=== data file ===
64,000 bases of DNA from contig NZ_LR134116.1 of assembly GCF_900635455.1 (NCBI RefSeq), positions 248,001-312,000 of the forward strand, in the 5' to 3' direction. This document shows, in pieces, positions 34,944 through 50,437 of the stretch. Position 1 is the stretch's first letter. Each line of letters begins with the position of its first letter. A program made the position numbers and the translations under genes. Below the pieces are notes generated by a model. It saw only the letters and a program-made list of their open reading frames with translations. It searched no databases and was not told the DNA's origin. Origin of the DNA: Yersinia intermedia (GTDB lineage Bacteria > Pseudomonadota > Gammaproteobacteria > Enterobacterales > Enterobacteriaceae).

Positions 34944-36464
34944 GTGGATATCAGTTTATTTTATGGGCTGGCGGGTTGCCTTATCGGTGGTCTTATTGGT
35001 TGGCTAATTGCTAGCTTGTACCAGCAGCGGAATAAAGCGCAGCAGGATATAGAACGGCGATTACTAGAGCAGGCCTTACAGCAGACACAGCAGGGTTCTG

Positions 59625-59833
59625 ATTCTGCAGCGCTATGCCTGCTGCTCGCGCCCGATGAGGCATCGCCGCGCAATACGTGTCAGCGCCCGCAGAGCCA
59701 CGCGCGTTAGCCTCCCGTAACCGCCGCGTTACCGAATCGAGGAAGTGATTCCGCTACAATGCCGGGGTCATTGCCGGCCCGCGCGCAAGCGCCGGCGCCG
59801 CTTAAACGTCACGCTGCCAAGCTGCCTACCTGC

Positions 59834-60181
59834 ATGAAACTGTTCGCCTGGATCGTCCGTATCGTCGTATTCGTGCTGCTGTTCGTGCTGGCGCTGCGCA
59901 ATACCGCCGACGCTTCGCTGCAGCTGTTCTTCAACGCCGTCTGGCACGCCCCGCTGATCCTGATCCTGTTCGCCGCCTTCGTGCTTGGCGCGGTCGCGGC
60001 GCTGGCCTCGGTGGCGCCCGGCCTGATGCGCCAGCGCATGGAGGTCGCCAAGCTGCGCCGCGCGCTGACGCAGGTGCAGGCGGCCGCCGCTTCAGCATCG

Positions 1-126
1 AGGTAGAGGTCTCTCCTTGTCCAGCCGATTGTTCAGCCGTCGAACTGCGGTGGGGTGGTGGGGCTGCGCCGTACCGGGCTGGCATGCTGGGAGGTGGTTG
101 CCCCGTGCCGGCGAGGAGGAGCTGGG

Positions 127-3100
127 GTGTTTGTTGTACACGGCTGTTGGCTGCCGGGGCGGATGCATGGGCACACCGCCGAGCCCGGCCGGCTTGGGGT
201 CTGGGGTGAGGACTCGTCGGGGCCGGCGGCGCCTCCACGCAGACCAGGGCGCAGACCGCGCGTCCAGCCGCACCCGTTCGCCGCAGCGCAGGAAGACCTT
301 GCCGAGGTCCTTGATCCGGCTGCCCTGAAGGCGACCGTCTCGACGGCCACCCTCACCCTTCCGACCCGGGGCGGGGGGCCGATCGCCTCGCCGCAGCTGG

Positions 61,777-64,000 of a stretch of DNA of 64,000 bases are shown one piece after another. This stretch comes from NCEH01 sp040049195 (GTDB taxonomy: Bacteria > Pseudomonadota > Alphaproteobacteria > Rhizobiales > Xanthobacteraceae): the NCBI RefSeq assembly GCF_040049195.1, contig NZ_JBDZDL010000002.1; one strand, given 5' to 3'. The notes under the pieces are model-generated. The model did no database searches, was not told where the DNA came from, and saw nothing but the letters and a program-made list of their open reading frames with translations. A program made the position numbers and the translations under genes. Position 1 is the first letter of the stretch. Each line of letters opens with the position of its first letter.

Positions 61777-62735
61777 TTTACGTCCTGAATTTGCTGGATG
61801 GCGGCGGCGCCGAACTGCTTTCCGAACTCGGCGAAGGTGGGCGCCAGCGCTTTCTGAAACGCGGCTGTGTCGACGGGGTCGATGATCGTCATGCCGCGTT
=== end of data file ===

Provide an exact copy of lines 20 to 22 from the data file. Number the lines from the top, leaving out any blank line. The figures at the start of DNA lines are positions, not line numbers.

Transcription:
Positions 61,777-64,000 of a stretch of DNA of 64,000 bases are shown one piece after another. This stretch comes from NCEH01 sp040049195 (GTDB taxonomy: Bacteria > Pseudomonadota > Alphaproteobacteria > Rhizobiales > Xanthobacteraceae): the NCBI RefSeq assembly GCF_040049195.1, contig NZ_JBDZDL010000002.1; one strand, given 5' to 3'. The notes under the pieces are model-generated. The model did no database searches, was not told where the DNA came from, and saw nothing but the letters and a program-made list of their open reading frames with translations. A program made the position numbers and the translations under genes. Position 1 is the first letter of the stretch. Each line of letters opens with the position of its first letter.

Positions 61777-62735
61777 TTTACGTCCTGAATTTGCTGGATG